FOR IMMEDIATE RELEASE: Tuesday, March 30, 2021
CONTACT: Anna Zuccaro | firstname.lastname@example.org
Groups to Spend $20M Pushing Congress to Make Significant Investments in America’s Caregiving Infrastructure, Expand Paid Family Leave, Child Care Access and Home and Community-Based Services for People with Disabilities and Aging Adults
#CareCantWait Coalition Says Investments in Caregiving Will Create Jobs, Boost Economic Security, and Help Women and People of Color Who Make Up Most of America’s Caregiving Workforce
WASHINGTON, DC — A broad coalition of organizations and caregiver advocacy groups has come together to launch a new $20 million dollar #CareCantWait campaign. The coalition is working to ensure that the Biden Administration and Congress include significant investments in America’s care infrastructure in the upcoming federal jobs, infrastructure and recovery package. That includes passing legislation to expand access to child care, paid family and medical leave, and home and community-based services for people with disabilities and aging adults, and ensure good jobs are created in the care economy.
Citing the impacts of the COVID-19 pandemic on the U.S. caregiving infrastructure, which relied heavily on women, especially women of color, leaving the workforce to stay home or provide paid care, the coalition argues that an investment in the country’s caregiving workforce and care infrastructure would create millions of jobs, while enabling parents and family caregivers to return to the workforce.
Specifically, the coalition is demanding that the upcoming federal recovery package:
The #CareCantWait coalition is led by Caring Across Generations; Center for Law and Social Policy (CLASP); Closing the Women’s Wealth Gap; Community Change & Economic Security Project Community Change; Family Values @ Work; MomsRising; National Domestic Workers Alliance; National Partnership for Women & Families; National Women’s Law Center; Paid Leave for All; Service Employees International Union (SEIU); The Arc; TIMES UP; and Zero To Three.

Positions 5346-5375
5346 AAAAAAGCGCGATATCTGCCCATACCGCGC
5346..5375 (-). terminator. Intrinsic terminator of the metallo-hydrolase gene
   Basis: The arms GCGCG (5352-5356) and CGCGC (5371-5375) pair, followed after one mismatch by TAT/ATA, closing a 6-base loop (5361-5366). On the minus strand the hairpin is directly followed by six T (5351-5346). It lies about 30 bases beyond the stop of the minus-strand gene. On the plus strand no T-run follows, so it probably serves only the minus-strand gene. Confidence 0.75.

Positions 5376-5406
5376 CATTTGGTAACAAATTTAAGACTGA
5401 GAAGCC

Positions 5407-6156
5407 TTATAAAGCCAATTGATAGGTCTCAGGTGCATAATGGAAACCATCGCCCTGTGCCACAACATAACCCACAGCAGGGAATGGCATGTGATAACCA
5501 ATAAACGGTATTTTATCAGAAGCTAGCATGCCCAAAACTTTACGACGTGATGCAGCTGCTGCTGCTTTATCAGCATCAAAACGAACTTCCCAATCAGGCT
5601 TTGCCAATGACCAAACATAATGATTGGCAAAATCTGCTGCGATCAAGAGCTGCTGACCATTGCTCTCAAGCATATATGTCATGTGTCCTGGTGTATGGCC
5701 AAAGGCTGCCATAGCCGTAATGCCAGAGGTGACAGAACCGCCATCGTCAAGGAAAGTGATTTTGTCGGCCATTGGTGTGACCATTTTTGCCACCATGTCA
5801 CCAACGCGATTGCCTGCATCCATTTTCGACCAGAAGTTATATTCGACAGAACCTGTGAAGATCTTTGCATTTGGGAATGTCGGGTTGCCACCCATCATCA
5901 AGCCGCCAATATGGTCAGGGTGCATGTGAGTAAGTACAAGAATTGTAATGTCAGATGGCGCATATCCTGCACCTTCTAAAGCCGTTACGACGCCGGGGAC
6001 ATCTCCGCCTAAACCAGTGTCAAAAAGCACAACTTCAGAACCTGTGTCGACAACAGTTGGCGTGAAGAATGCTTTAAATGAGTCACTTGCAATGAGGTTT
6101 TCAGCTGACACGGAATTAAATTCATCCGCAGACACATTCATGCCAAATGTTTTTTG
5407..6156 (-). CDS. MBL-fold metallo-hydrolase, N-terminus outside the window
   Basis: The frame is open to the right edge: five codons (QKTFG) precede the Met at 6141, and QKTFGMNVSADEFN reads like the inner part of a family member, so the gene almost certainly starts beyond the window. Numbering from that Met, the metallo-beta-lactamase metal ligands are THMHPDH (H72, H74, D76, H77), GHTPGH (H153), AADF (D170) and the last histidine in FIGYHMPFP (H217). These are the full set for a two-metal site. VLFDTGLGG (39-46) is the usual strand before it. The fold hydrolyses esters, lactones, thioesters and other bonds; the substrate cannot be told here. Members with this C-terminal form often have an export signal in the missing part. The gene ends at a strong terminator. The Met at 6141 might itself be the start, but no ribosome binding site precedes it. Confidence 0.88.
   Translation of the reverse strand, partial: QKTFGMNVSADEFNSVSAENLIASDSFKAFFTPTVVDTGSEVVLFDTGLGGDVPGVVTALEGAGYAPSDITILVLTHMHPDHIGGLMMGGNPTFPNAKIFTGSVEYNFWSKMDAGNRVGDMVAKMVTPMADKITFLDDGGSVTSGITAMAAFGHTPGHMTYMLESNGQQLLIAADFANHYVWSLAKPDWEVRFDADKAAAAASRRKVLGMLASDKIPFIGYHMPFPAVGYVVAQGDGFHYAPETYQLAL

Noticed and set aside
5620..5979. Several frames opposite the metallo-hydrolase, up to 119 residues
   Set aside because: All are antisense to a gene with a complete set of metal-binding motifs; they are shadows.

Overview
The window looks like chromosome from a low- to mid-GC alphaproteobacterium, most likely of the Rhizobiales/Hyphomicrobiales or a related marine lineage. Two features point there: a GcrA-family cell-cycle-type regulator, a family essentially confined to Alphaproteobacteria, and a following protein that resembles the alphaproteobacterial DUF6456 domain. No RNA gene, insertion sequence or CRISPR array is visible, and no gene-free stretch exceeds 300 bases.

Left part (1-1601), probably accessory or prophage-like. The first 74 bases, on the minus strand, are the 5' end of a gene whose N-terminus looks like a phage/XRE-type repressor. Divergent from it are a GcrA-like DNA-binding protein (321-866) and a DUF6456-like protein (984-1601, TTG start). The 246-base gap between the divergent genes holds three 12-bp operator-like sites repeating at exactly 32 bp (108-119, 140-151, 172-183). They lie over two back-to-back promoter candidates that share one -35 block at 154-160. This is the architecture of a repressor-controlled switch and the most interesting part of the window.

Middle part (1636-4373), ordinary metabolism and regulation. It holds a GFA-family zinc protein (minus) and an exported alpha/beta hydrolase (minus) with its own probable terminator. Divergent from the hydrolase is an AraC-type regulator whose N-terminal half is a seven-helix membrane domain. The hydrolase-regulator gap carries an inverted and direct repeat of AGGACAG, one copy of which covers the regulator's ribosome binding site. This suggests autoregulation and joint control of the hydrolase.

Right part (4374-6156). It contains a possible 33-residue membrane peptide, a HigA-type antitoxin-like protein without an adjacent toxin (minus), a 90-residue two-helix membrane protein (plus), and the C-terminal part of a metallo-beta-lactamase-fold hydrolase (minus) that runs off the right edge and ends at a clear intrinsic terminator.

In the past year, 32% of women aged 25 – 34 report being pushed out of the labor force due to a lack of family care, proving how essential a strong care infrastructure is to the U.S. job market. In 2020, more than 2.3 million women lost their jobs — over 600,000 are Black and over 618,000 are Latina.
Those within the caregiving workforce — 31% of whom are Black women — have been on the front lines of the pandemic without adequate pay or support. Today, many caregiving professionals live in poverty, with median annual earnings of about $20,000 for home health aides, $21,920 for personal care aides, and $13,558 for nannies.
Robust investment in the care economy would create millions of new jobs for the women hit hardest by this crisis, generate hundreds of billions in economic activity, and allow millions of women who have been pushed out of the labor force to return. With home health aides and personal care assistants being the third and fourth fastest growing occupations in the United States, investing a benchmark of $77.5 billion per year would support over two million new jobs. Over 10 years, this translates to 22.5 million jobs.
“Caregivers are the backbone of our economy. Our workforce will only recover when we invest in good care for families, including the care jobs that enable others to go back to work,” said Ai-jen Poo, Executive Director of National Domestic Workers Alliance and Caring Across Generations. “During the pandemic, too many of us were forced to stop working due to caregiving responsibilities — particularly women, people of color and immigrants, the same populations who disproportionately occupy jobs in our care economy. This is a once-in-several-generations opportunity to both strengthen our economic foundation while addressing long standing inequities in opportunity.”